The parks bond issue fell off the radar until details of Chairman Tim Lee’s plan to bring the Atlanta Braves to Cobb County were released. Lee’s plan to finance the new ballpark involved increasing general fund millage just as debt service millage used for a previous park bond was paid off and decreased. The discussion prompted commissioners to authorize a similar nomination process for parkland this year, with more than 160 properties across the county nominated. The parcels are located in all areas of Cobb and range in size from 0.5 acres to more than 120 acres, Tom Bills, senior project manager for the county’s parks department, told the MDJ last month.

But county officials last month said they could not reveal if any of the 29 properties recommended in 2009 were among those nominated this year, though Bills said that at the beginning of this year, of those 29, county officials could find no evidence of development activity on 21 of them. He added that the board has an Oct. 25 deadline to present its list of recommended properties to the Board of Commissioners. Commissioners are scheduled to meet that day.

Paul Paulsen of west Cobb founded the Cobb Parks Coalition to promote the county’s $40 million parks bond.

He said the coalition wants to see the nomination list made public.

“By the county refusing to reveal the properties that are nominated, it adds a cloud of opaqueness that does a disservice to all that we’ve done. Why not do it now? People need to know what’s out there,” Paulsen said. “That’s why we want it to be open.”

Paulsen said he hopes the public will come to Saturday’s event to see a site that could one day become a source of county greenspace.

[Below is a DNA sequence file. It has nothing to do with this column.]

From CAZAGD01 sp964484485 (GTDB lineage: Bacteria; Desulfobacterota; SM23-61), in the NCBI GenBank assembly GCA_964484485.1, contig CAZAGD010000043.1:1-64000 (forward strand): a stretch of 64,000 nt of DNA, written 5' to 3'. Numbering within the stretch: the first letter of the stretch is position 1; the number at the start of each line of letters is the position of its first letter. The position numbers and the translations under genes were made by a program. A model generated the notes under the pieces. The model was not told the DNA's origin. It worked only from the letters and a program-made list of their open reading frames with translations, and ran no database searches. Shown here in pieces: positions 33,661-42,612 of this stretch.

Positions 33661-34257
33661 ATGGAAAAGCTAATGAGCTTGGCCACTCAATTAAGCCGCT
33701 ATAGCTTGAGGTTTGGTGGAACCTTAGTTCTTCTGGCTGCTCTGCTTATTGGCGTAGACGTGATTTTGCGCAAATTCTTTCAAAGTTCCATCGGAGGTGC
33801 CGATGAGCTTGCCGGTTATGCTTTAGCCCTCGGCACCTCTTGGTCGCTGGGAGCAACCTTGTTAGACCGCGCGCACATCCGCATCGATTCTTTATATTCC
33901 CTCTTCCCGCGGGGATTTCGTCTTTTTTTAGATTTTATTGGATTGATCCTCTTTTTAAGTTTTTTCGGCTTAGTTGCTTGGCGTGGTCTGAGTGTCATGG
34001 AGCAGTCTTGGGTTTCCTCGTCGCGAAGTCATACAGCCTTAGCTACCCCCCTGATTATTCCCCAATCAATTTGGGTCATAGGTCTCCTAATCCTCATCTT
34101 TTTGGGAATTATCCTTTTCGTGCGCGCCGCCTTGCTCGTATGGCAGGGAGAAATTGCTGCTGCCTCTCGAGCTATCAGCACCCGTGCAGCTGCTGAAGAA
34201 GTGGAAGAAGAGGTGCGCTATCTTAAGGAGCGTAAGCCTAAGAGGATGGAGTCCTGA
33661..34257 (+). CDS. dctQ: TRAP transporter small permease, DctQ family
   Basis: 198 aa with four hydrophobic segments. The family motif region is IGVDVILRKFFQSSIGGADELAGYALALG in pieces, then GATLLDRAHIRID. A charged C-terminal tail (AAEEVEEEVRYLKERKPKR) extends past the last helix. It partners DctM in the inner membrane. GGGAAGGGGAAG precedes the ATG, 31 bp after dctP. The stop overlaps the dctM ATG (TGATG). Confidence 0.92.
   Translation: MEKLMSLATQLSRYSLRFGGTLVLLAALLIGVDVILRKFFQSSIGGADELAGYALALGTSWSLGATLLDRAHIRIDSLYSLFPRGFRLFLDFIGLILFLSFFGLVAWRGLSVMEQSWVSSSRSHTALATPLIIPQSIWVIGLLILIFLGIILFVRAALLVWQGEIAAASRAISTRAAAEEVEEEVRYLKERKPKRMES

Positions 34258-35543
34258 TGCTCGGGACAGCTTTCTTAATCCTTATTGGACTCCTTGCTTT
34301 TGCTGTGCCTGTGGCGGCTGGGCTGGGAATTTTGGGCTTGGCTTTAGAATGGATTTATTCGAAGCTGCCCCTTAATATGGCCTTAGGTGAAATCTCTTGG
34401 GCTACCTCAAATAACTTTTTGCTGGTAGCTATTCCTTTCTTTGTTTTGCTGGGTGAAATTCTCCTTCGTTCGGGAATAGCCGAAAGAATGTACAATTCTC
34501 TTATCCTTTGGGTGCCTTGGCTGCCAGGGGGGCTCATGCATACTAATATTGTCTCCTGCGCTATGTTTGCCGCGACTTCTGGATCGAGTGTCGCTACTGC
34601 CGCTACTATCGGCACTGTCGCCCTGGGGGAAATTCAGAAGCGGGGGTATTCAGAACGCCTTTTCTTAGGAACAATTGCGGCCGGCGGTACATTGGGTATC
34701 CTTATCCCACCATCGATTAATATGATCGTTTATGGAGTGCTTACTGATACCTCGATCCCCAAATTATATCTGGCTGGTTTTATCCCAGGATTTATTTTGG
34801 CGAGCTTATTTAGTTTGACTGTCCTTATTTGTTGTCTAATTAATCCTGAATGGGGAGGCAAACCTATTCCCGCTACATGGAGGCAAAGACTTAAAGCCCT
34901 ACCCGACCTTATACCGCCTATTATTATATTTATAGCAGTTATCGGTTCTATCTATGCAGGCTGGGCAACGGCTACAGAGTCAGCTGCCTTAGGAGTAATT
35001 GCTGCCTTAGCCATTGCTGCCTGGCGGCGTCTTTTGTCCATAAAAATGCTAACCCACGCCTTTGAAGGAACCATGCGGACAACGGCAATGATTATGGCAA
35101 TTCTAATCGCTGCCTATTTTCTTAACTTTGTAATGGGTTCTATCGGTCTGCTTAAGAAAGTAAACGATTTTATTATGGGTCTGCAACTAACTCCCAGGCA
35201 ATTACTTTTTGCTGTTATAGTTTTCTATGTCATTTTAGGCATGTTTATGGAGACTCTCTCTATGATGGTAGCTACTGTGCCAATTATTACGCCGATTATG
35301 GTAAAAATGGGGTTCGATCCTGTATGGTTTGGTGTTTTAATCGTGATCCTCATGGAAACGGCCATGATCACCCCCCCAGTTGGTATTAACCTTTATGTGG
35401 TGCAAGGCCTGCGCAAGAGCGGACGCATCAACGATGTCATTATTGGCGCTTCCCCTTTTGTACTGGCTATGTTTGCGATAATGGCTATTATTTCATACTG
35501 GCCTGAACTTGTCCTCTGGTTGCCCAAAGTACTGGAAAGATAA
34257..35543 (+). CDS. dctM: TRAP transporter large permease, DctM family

In addition to community members, organizers have also invited members of the Cobb Board of Commissioners. Three commissioners — JoAnn Birrell, Lisa Cupid and Bob Ott — told the MDJ that they each had prior commitments and would not be attending Saturday’s open house.

“I expect the coalition of Parks and Recreation board appointees to evaluate this property along with the other properties nominated for consideration,” Cupid said.

Ott said that while he has not yet seen the property in person, he believes it will be moved forward by the advisory committee.

“My understanding is it’s going to be one of the properties that comes forward,” he said. “I’ve talked to the folks who are my appointees to the committee, and they’ve kind of kept me abreast of where they are looking at properties, and they’re going to come talk to me once they’ve finished reviewing the properties.”

But Ott said it was too early to say if any property was worthy to become a future county park.

“We have a committee, so it’s important to let the committee do the work that they’re out there doing,” Ott said. “I don’t want them to think they’re wasting their time if we’re all of a sudden making decisions without letting them do the research and investigation they’re out there doing. I’m just waiting for them to finish and let us know.”

Birrell said she too had not seen the property in person, but could do so if it is selected. “Once we get the recommended list in October from the parks board, I plan to make site visits to the selected properties,” she said.

Only time will tell if county leaders pursue Cambron’s land for a future park. But what would happen if the county bought the land from Cambron?

“I’m not ready to live in a house with a neighbor that close. I’d most likely buy something else. I would like to stay in Cobb County, I love Cobb County. I would like to find a smaller piece of property in Cobb County and downsize,” she said. “But I would still have goats.”